3. If a closet door is not available, be sure to lock the door so that no one can open it while attached to the device.
  4. A small hook with a pulley attached to it hangs on the door.
  5. The harness attaches to the end of the nylon cord opposite the weighted water bag.
  6. The harness goes on the head, and the chin strap should fit snugly under the chin and be secured by the hook-and-loop fasteners.
  7. The two straps on either side of your head should be hooked to the end of the nylon cord, which is fed through the pulley system.
  8. After strapping on the head harness, fill the water bag using the markings on the bag to indicate its weight and hang it on one end of the cord.
  9. Fill the bag until the water reaches the desired mark, usually 8–15 pounds.
  10. After filling the water bag, sit in a chair facing the door and hang the bag on the other end of the cord not attached to the head harness.
  11. Do not drop the bag; this could cause a sudden forceful traction motion on your neck.

How Long to Use

Individuals should generally use the traction device for about 15 to 20 minutes each session and can perform several sessions per day. (American Physical Therapy Association. 2020) While using the over-the-door traction device, there should be a gentle pulling sensation in the neck, relieving the neck pain, and if there is arm pain or tingling, it should also decrease. Traction does not replace neck exercises or postural correction in treating neck pain. Be sure to follow the therapist’s prescribed exercises. Active engagement is essential to treating and preventing neck pain from returning. If the pain increases while using the traction device, stop using it and consult a physical therapist or doctor. Ask a physical therapist or other neuromusculoskeletal medical professional if self-care traction is appropriate for specific conditions.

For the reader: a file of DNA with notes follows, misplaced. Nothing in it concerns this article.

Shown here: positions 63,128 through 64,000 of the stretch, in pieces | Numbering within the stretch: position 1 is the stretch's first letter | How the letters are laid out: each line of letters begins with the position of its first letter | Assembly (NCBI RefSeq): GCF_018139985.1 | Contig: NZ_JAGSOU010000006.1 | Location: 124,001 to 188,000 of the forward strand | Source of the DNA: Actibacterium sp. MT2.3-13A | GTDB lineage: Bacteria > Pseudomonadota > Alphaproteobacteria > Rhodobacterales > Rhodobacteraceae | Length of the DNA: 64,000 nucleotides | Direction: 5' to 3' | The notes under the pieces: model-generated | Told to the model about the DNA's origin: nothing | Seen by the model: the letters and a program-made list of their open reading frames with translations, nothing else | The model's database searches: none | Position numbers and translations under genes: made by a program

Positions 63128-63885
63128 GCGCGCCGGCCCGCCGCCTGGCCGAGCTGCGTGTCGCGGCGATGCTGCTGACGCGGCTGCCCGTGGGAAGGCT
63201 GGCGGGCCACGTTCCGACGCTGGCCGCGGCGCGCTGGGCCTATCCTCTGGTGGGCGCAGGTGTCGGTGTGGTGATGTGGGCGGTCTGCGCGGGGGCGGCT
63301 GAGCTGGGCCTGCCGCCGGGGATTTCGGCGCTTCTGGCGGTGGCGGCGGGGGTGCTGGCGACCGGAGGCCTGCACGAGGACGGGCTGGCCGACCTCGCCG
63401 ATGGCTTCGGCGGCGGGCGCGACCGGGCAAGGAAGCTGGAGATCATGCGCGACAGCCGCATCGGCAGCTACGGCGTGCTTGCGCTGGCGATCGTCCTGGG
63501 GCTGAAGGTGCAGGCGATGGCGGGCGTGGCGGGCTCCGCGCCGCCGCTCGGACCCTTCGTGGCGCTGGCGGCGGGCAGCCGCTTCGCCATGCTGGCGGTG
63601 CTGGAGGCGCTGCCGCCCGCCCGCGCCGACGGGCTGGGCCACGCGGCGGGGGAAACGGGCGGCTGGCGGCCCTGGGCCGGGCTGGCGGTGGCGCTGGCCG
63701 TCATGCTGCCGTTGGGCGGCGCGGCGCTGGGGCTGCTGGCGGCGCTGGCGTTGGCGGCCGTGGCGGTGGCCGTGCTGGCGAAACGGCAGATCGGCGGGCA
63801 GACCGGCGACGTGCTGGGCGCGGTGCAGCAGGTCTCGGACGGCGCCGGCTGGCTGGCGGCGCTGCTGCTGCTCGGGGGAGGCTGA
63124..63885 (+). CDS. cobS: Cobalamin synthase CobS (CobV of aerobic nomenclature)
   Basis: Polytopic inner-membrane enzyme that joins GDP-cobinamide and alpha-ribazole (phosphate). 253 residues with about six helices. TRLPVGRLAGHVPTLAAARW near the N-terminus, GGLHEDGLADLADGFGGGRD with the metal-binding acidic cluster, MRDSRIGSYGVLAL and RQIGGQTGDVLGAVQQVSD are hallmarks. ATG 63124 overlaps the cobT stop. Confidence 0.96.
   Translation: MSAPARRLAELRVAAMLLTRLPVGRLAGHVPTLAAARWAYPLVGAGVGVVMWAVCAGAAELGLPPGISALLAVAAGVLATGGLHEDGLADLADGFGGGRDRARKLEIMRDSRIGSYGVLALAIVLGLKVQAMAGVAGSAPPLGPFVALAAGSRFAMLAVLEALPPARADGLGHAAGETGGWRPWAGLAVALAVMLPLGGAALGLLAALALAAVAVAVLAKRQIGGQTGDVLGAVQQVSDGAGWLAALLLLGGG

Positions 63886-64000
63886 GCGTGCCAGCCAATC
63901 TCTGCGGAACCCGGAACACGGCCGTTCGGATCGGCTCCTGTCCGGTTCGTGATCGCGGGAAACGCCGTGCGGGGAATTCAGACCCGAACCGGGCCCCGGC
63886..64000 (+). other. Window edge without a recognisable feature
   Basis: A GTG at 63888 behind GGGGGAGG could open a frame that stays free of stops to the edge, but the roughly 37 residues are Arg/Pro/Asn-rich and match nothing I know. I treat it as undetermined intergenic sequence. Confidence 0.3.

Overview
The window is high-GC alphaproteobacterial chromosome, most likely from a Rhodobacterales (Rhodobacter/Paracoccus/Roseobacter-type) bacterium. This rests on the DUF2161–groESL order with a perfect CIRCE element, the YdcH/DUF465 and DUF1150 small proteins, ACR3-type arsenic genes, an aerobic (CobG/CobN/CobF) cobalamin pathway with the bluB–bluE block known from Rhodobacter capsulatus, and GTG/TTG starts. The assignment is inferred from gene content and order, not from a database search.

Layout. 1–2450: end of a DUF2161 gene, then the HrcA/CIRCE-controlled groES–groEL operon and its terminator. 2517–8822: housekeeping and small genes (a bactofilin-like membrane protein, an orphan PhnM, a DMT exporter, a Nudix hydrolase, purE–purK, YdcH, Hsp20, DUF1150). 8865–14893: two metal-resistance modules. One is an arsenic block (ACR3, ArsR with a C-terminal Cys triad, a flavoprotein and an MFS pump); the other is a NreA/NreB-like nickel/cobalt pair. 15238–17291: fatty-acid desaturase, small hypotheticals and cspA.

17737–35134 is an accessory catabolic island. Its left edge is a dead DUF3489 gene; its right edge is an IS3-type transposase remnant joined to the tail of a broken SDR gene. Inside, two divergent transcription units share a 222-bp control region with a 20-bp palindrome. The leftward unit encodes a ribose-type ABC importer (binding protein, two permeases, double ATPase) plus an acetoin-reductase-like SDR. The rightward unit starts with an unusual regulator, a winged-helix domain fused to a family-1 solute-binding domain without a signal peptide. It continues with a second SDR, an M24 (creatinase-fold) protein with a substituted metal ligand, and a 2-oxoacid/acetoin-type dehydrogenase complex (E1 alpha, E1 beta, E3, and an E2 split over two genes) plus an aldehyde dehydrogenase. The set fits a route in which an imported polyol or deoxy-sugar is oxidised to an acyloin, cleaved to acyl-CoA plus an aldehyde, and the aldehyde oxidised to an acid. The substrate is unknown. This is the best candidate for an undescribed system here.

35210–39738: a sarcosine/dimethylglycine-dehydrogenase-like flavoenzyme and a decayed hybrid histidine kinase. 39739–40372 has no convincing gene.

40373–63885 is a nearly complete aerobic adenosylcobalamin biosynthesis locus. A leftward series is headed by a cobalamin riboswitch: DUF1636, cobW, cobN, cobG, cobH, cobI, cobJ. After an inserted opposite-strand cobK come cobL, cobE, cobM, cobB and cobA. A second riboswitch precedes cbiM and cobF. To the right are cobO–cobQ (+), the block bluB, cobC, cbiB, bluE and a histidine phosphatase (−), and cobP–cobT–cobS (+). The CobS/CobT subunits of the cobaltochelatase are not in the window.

Injury Medical Chiropractic and Functional Medicine Clinic works with primary healthcare providers and specialists to develop an optimal health and wellness solution that helps individuals return to normal. Our providers create personalized care plans for each patient, including Functional Medicine, Acupuncture, Electro-Acupuncture, and Sports Medicine principles through an integrated approach to treat injuries and chronic pain syndromes to improve ability through flexibility, mobility, and agility programs to relieve pain. If other treatment is needed, Dr. Jimenez has teamed up with top surgeons, clinical specialists, medical researchers, and rehabilitation providers to provide the most effective treatments.

Neck Injuries


Alshami, A. M., & Bamhair, D. A. (2021). Effect of manual therapy with exercise in patients with chronic cervical radiculopathy: a randomized clinical trial. Trials, 22(1), 716. doi.org/10.1186/s13063-021-05690-y